Georgia’s regulations on rideshare companies include a requirement that the company provides insurance to its drivers. The amount of insurance varies depending on what the driver is doing at the time of the accident. The company must provide insurance with limits of $50,000 to cover injuries for each person and $100,000 total per accident for any time that the driver is logged onto the network and ready to accept rides. From the time the driver accepts a ride over the network to the time that the driver drops off the rider, the limits must be $1 million per person injured and $1 million total per accident.
Note that for a regular, noncommercial driver, Georgia only requires a minimum of $25,000 per injured person and $50,000 per incident. Suppose a rideshare driver is off the clock and carries the state minimum insurance, the money available to cover your injuries is substantially less. If you were injured as a passenger, obviously the highest insurance limits apply. If you were in another car or were a pedestrian or cyclist, you will need to know more.
Since it matters what the driver was doing at the time you were injured, it’s important to start investigating right away. Georgia law also requires that rideshare drivers display a sign or emblem indicating the company that the driver drives for, so you should know right away if you were injured by a rideshare driver. If the driver displays a sign that can be illuminated and it is, then that generally means that at the least the driver was logged onto the network. If it’s just a sticker, then you will need some additional investigation to know if the driver was logged on. The company will have records, but Georgia law doesn’t regulate how long they are kept.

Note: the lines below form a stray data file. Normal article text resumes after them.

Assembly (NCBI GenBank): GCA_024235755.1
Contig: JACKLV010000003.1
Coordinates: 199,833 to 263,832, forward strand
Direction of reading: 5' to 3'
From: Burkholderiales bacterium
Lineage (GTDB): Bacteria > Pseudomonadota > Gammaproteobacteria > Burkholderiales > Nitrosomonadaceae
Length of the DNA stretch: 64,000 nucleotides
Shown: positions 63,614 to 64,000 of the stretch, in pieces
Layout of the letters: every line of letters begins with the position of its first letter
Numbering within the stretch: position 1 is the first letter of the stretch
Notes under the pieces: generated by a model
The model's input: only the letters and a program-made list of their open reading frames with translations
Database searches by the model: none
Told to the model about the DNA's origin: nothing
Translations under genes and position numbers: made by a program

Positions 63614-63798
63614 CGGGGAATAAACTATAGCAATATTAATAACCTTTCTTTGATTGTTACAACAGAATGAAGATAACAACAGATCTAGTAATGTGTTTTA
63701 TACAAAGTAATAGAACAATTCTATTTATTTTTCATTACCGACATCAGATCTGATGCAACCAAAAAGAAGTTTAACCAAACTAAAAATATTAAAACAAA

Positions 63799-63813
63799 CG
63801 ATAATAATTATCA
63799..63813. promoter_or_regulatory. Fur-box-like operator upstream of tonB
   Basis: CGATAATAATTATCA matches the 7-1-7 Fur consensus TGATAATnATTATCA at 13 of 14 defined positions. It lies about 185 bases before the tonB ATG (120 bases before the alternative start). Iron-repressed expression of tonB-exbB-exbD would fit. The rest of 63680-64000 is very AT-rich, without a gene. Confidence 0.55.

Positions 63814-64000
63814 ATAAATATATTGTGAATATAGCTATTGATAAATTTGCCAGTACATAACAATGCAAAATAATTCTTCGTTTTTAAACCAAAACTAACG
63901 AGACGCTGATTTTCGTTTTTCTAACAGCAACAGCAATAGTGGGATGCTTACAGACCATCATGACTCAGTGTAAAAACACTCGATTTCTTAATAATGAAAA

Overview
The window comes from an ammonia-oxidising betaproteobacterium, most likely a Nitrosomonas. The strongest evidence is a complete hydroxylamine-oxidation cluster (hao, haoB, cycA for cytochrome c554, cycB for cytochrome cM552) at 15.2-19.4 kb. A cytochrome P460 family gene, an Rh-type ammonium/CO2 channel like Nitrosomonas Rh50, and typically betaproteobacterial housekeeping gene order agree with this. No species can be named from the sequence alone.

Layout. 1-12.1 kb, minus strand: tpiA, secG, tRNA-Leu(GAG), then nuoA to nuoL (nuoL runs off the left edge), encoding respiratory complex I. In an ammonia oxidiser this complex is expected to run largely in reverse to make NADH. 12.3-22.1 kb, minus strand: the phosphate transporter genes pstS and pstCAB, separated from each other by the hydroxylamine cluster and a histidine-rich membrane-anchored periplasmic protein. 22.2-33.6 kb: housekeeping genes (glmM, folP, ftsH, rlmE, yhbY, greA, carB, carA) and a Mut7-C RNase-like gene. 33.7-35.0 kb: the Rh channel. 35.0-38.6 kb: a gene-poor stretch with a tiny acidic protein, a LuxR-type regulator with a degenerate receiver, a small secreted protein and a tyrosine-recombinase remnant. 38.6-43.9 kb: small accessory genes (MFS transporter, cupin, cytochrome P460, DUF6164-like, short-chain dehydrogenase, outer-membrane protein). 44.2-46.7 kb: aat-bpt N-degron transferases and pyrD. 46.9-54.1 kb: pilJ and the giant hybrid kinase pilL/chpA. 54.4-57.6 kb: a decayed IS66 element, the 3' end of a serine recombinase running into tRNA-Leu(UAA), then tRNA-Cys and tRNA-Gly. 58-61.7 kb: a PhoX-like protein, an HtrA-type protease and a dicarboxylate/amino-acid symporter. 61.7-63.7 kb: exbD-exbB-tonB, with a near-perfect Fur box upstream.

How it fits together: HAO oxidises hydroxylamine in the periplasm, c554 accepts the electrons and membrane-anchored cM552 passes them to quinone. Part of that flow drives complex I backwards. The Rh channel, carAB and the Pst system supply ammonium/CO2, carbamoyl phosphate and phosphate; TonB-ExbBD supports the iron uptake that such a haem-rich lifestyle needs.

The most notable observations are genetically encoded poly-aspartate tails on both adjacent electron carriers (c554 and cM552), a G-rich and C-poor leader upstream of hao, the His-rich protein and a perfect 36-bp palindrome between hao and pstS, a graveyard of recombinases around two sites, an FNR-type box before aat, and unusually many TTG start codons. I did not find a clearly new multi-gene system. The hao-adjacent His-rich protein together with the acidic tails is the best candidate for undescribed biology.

In addition to knowing whether the driver was on the app at the time of the accident, you will need to know if they were on their way to pick up a rider. The higher insurance coverage kicks in as soon as the driver accepts a ride. So again, you will need some investigation into the electronic records of the driver’s activity.
Can Uber Ever Be Sued?
In addition to insurance, Georgia law requires rideshare companies to make sure drivers have either a background check or license to drive for hire (which requires a background check) and to maintain a zero-tolerance policy for drug or alcohol use while on duty. While Georgia law is not explicit on the matter, violating those requirements could arguably give rise to a lawsuit.
Hiring A Georgia Uber, Lyft Accident Attorney
Determining liability in ridesharing cases can be a complex process especially when there are multiple people or insurance companies involved. It is important to remember that you generally only have two years from the date of your injury to file suit. Also, insurance companies’ lawyers are hired for the purposes of ensuring that these companies pay out as little as possible. For this reason, trying to get the best result possible in your ridesharing accident case often necessitates hiring an experienced personal injury lawyer.
If you sustained an injury in a ridesharing incident, then you should get in touch with an experienced Georgia rideshare accident attorney who knows how to prosecute these cases to the fullest extent. At Dozier Law, our skilled attorneys excel at holding bad drivers and their companies accountable and making them compensate you fully for the harm that they have caused you. For a free consultation, get in touch with Dozier Law by calling (888) 239-2129 or by contacting us online.